Dog Vaccination Services

Our small animal vets can deal with all aspects of the care of your dog, cat or domestic pet.

Why Vaccinate?

Vaccination is vital to protect your animal from a wide range of highly infectious and potentially fatal diseases. Prevention is better than cure, and vaccination provides an effective and safe way to ensure your pet is protected.

How do vaccines work?

Vaccines stimulate your animal's immune system by effectively mimicking the bugs without causing any of the symptoms of the disease. This means if your pet encounters the disease, it recognizes it and mounts a strong immune response, preventing the disease from establishing. Two vaccinations are needed initially to allow this immune stimulation to occur, but after this it can be boosted by annual vaccination.

When should my dog be vaccinated?

Vaccination should start as soon as possible, as younger animals are more vulnerable to infection and can be more severely affected than older animals. We advise vaccinating your puppy with their first vaccination at 8 weeks old, and their second at 10 weeks. Although it is very tempting to take your new puppy out to show it the world, full immunity does not develop until one week after the second injection.

We have chosen this vaccine as it gives earlier protection than some other vaccines. This allows you to socialize your pup as soon as possible, and may help avoid behavioural problems developing. After your dog has completed the initial course, they must receive an annual booster to insure their immunity remains high. If your dog has missed its booster by more than 2 years, instead of one simple injection, your dog would need a second one 2 weeks later to provide immunity against Leptospirosis.

Which vaccinations should my dog receive?

Your pet should be protected against those diseases which are most common, highly contagious and which cause serious illness or death. Such diseases include Canine Parvovirus, Canine Distemper, Infectious Canine Hepatitis, Leptospirosis and Parainfluenza. Rabies may also be essential if your dog is traveling abroad - check with the practice at least 6 months before you plan on traveling abroad, and with the Department for Environment, Food and Rural Affairs (DEFRA): Click here to find out more on the Pet Travel Scheme (PETS).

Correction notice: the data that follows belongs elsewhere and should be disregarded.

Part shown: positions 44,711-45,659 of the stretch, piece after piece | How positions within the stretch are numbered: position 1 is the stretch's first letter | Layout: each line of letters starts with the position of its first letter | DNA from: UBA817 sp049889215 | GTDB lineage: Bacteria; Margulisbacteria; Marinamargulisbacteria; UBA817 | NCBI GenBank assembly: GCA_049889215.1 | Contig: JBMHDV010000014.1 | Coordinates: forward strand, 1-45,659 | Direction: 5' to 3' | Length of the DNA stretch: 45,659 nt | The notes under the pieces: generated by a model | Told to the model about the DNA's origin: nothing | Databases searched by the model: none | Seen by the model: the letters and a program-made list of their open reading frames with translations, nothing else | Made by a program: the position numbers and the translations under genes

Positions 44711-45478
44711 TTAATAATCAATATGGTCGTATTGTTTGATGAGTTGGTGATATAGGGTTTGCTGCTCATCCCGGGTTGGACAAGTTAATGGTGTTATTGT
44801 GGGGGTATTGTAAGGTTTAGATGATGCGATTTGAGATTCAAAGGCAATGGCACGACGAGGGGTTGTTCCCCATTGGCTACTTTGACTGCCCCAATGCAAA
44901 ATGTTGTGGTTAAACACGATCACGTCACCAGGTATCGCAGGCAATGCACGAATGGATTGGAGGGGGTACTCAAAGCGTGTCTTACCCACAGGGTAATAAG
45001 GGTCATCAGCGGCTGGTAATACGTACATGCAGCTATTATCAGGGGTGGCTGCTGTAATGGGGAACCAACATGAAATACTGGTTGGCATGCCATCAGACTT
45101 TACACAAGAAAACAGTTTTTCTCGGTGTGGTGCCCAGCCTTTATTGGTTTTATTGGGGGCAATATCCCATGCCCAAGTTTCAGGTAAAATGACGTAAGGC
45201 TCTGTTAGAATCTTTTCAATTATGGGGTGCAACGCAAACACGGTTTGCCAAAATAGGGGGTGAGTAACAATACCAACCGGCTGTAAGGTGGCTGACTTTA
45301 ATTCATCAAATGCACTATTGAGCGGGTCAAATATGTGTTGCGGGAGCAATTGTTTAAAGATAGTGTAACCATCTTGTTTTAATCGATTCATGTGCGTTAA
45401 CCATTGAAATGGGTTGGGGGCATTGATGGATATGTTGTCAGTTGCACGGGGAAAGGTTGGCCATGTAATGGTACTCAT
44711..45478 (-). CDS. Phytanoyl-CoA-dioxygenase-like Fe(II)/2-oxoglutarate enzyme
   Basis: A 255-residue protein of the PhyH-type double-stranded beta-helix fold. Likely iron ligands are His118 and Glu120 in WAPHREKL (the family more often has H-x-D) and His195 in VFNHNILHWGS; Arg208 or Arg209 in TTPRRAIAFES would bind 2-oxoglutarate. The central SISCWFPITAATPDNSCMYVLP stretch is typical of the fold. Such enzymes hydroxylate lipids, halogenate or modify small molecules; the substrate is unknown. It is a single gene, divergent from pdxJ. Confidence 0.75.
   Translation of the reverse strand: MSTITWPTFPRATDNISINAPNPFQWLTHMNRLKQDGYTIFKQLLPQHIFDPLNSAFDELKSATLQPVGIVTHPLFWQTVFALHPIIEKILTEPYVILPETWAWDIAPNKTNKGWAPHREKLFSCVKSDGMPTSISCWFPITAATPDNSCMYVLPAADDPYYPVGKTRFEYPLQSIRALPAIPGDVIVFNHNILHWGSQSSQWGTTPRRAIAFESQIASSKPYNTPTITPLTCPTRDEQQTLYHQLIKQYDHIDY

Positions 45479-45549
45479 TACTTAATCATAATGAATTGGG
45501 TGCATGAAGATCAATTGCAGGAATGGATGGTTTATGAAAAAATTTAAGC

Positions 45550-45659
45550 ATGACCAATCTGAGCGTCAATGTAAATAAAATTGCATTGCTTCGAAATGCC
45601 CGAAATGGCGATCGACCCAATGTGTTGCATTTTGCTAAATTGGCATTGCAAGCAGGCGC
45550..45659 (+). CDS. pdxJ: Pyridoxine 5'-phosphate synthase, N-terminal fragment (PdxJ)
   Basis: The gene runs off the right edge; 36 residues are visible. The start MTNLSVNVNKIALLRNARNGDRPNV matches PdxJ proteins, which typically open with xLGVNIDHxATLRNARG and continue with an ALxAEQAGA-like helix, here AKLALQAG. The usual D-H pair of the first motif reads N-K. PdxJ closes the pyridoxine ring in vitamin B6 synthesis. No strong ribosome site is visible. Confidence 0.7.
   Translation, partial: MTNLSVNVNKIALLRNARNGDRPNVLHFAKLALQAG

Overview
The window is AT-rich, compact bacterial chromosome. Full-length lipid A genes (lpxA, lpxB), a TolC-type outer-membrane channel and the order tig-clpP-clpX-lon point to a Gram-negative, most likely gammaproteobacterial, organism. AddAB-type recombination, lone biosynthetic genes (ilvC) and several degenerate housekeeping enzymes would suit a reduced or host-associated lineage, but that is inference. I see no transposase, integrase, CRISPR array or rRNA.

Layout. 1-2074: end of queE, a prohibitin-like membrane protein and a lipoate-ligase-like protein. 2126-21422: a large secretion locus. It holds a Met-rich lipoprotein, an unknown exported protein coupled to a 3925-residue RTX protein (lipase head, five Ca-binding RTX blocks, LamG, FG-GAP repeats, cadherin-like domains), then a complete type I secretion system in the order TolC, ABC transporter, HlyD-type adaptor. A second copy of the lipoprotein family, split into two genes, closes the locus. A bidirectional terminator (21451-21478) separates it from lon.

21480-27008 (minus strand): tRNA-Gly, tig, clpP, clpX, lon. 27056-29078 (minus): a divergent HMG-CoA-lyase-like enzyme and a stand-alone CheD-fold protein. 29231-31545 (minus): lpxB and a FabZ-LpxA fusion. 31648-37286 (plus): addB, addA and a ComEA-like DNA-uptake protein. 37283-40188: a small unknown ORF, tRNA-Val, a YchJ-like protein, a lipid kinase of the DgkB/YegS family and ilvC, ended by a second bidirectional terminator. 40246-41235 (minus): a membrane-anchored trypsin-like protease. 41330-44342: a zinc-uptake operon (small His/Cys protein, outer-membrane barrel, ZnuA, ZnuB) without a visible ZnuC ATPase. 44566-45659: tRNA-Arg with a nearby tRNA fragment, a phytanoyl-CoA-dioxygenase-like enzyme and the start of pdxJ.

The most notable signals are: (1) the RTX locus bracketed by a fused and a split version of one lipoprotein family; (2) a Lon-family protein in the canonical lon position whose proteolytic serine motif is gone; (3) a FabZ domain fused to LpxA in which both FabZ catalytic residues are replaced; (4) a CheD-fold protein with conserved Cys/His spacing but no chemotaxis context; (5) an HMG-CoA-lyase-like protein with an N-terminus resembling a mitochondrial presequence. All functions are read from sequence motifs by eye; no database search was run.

How can these diseases affect my dog?

Canine Parvovirus

Canine Parvovirus is a highly infectious virus spread by infected faeces, that is also very stable in the environment. This means it can be picked up and spread by owners' hands and shoes. Clinical signs include dullness, inappetance, bloody diarrhoea and vomiting. Dogs often die from dehydration if not treated quickly enough. Vaccination is the only certain method of preventing this potentially fatal disease, which is most severe in young pups and elderly dogs.

Infectious Canine Hepatitis

Caused by Canine Adenovirus Type I, this disease is transmitted among dogs by contact with secretions, such as saliva, infected urine or faeces. Clinical signs include loss of appetite, vomiting, jaundice and the development of 'Blue eye'.

Canine Distemper

Vaccination against this often fatal, hard-to-treat disease is absolutely essential. Highly contagious, it belongs to the same family as that of measles and is spread by close dog-to-dog contact. Symptoms can include listlessness, fever, coughing, diarrhoea and vomiting; convulsions and paralysis may occur in the disease's final stages. The distemper virus attacks many organs, including the nervous system, which may be permanently damaged, even if the dog recovers. Distemper is most common in 3-6 month old puppies, and can also infect ferrets, which should also be vaccinated against it.


Leptospirosis is a bacterial disease usually spread by infected urine. It can cause liver and kidney failure in infected dogs. Importantly this disease is a zoonosis, which means it can also affect humans causing Weils's disease. In humans it has a wide range of symptoms, from flu-like symptoms to jaundice, abdominal pain and diarrhoea.

Parainfluenza Virus

Parainfluenza is one of the viruses implicated in the syndrome known as 'kennel cough', along with the Canine Adenovirus and the bacteria Bordetella bronchiseptica. Clinical signs will be a dry, hacking cough. Although this condition is not fatal it can cause considerable discomfort and pain for your pet. However, the vaccine does not guarantee your animal will not develop kennel cough as other pathogens can cause this.

Kennel Cough

Although the routine vaccination your dog receives gives some protection against kennel cough, a supplementary intra-nasal vaccine can be given for Bordetella bronchiseptica. Some kennels may insist on this extra vaccination before allowing your dog to board with them.